A loose-looking celestial monk seal lounge near a white sandy beach on green foliage. His eyes are half closed and he has a calm expression on his face. But the calm attitude of the seal surprised.
Why? Well, there's a long black and white eel hanging from his right nostril.
"It's just so shocking," said Claire Simeone, a veterinary and monk seal expert based in Hawaii, opposite the Washington Post. "It's an animal with another animal in its nose."
Simeone was not the only person to be surprised by the photo of the seal and its unusual facial decoration, which was released on Facebook earlier this week by the Hawaiian Monk Seal Research Program of the National Oceanic and Atmospheric Administration.
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The image, taken this year on the remote northwestern islands of Hawaii, has since become viral, pointing to a rare phenomenon that continues to astonish scientists who are now asking the endangered seals for "better choices."
It all started about two years ago when Charles Littnan, chief scientist of the Monk Seals program, woke up to a strange email from researchers in the field. The subject line was short: "Eel in the nose".
"It was like this:" We found a seal with an eel in the nose. Do we have a protocol? "Littnan told the post in a telephone interview.
There were none, Littnan said, and it took several e-mails and phone calls before the decision was made to grab the eel and try to pull it out.
"It was only a few inches of the eel from the nose, and it was very similar to the magic trick when they pull out the tissues and keep coming and coming and coming," he said.
After less than a minute of tearing, a two and a half foot eel emerged from the nostril of the seal.
According to Littnan, at least three or four cases have since been reported – the most recent one this fall. In all cases, the eels had been successfully removed and the seals were "good," he said. However, none of the eels survived.
"We have no idea why this happens suddenly," Littnan said. "You see some very strange things when you observe nature long enough, and this could end up becoming one of those little curiosities and secrets of our career that we will have over the next 40 years, we will retire and always ask still exactly how that happened. "
Researchers have already stated that this is not the result of a person having a personal vendetta against seals and eels, since all cases have been reported from remote islands that are only visited by scientists. Littnan said he has a few theories about how eels could naturally be clamped in the nose of a seal.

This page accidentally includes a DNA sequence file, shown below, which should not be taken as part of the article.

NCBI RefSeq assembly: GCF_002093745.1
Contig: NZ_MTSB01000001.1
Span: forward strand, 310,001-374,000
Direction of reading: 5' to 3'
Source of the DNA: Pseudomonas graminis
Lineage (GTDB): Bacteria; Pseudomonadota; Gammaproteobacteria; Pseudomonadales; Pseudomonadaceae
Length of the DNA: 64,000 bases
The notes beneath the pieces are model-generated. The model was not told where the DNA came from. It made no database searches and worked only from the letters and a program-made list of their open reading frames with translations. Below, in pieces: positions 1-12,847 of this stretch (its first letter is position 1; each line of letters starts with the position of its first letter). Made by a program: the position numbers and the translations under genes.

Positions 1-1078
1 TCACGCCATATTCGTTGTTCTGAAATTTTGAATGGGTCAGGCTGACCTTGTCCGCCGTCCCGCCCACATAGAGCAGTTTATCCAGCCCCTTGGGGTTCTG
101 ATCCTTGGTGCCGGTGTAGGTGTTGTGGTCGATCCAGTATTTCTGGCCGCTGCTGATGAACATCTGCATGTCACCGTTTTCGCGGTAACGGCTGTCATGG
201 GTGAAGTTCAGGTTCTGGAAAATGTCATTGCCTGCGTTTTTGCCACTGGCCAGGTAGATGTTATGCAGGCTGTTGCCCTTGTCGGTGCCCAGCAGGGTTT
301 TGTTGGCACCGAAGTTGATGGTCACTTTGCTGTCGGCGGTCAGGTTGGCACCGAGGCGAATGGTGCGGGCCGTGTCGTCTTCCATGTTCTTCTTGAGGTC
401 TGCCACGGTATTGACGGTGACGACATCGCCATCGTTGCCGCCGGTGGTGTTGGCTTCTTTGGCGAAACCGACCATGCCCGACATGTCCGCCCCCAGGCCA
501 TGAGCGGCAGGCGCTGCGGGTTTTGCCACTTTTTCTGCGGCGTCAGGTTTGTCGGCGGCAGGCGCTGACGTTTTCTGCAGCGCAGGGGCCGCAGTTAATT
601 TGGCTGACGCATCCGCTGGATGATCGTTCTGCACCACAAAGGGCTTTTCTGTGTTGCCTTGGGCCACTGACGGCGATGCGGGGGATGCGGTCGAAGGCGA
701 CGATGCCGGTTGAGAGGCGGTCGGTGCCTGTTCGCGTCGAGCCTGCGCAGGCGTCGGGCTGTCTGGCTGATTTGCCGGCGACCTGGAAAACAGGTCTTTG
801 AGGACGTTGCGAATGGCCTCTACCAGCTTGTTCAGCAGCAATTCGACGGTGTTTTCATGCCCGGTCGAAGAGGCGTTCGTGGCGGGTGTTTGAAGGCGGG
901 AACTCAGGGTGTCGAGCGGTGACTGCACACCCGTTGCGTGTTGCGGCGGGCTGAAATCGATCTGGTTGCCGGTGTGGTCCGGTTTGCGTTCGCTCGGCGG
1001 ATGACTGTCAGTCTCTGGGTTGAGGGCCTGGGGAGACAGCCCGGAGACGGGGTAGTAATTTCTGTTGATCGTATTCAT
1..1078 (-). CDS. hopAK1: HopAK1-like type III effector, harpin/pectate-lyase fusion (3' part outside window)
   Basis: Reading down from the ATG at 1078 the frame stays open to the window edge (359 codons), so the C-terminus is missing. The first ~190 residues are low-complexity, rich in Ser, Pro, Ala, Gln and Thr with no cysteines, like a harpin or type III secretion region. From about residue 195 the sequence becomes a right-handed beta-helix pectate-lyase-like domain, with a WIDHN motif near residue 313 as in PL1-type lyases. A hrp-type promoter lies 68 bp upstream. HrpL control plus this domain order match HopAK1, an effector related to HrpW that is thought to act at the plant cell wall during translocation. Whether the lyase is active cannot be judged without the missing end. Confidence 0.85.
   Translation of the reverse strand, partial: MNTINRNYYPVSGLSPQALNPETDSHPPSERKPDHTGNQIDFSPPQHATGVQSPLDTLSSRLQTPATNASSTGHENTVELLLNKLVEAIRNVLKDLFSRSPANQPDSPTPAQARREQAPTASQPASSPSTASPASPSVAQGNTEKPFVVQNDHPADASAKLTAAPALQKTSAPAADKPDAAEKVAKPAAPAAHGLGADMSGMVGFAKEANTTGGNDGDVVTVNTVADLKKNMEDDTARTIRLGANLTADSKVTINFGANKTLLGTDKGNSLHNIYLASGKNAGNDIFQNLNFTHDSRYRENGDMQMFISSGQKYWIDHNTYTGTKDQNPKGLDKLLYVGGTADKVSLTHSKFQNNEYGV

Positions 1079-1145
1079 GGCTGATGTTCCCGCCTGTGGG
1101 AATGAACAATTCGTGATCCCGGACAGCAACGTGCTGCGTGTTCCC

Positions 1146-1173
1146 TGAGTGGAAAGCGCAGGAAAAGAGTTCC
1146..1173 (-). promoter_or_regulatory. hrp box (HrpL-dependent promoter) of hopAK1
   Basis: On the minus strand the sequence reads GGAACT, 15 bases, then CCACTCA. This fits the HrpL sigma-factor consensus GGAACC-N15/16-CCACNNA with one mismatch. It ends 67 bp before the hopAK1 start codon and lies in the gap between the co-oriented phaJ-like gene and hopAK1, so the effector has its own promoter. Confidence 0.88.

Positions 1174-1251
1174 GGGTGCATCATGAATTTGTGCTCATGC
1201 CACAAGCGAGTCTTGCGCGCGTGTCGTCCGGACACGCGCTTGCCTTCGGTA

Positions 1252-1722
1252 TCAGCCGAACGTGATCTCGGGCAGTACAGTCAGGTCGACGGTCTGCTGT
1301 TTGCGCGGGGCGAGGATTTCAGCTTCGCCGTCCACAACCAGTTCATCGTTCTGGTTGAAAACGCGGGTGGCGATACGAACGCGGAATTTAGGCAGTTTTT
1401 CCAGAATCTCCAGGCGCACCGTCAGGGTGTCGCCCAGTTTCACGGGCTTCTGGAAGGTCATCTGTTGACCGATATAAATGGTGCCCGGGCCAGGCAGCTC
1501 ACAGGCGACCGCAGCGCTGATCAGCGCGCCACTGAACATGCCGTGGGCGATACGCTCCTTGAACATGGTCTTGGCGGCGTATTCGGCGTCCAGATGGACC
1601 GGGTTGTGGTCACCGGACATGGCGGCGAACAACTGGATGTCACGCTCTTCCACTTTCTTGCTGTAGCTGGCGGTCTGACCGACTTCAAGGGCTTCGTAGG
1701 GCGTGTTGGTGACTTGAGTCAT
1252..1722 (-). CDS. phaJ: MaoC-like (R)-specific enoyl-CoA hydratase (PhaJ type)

The preferred prey of a seal – usually fish, octopi and of course eels – likes to hide in coral reefs so as not to be eaten. Since the marine mammals have no hands, they have to hunt with their faces.
"They like to put their faces in the coral reef holes, and they spit water out of their mouths to flush things out, and they do all sorts of tricks, but they poke their faces in holes," Littnan said.
An eel in the corner decided that the only way to escape or defend himself was to shoot up the nostril of its attacker, and young seals that are "not yet very adept at fetching their food" needed one learn difficult lesson
But Littnan said that theory does not make much sense.
"They are really quite long eels and their diameter is probably close to what it would be for a nasal passage," he said.
He added that the nostrils of a monk seal that reflexively close when they dive for food are very muscular and that it would be difficult for any animal to prevail.
"I'm struggling to think of an eel that really wants to get in the nose," he said.
The other way eels might end up in the nostrils is throwing. Just as people sometimes mistakenly spit foods or drinks out of their noses, so could seals that often dissolve their meals.
Still, Littnan said it does not seem possible that a "long, fat eel" will end up going through the nose of a seal, not out of his mouth. The most plausible theory, he said, is that monk seal teens are not that different from their human counterparts. Monk seals "seem to be attracted to difficult situations, of course," Littnan said.
"It almost feels like one of these teenage trends," he said. "A young seal did this very stupid thing and now the others are trying to imitate it."
Although no seals have died or been seriously affected by the eels, a dead animal that has been in the nose for a prolonged period of time may be harmful to health, said Simeone, director of Ke Kai Ola, a monk seal hospital in Hawaii, of The eels are run at Marine Mammal Center.
With an eel in its nose, a monk seal could not close the clogged nostril while diving, meaning that water could get into the lungs and cause problems like pneumonia, Simeone said. A decaying Aalkadaver could also lead to infections, she said.
On Facebook, the photo of the seal had more than 1600 responses early Friday morning. The title was, "Monday … it may not have been good for you, but it must have been better than an eel in the nose." It also became a trend on Twitter.
Many expressed their sympathy that the seal had to learn what a Twitter user called "the most unpleasant thing".
"RIP eel, but how satisfying the seal must have been when it was pulled out?" another person was wondering.
Littnan, however, told The Post that the young seal was "apparently quite unremarkable, with two feet of eel sticking out of his face."
In general, Simeone said marine animals are "very stoic," adding, "It's amazing what kinds of things they can tolerate."
While "Eelscale" has not really made it into the seal community, Littnan said he hopes this will never happen.
"We hope it's just one of those lint that will disappear and never be seen again," he said.
If monk seals could understand people, Littnan said he had a message for them: "I would gently ask them to stop."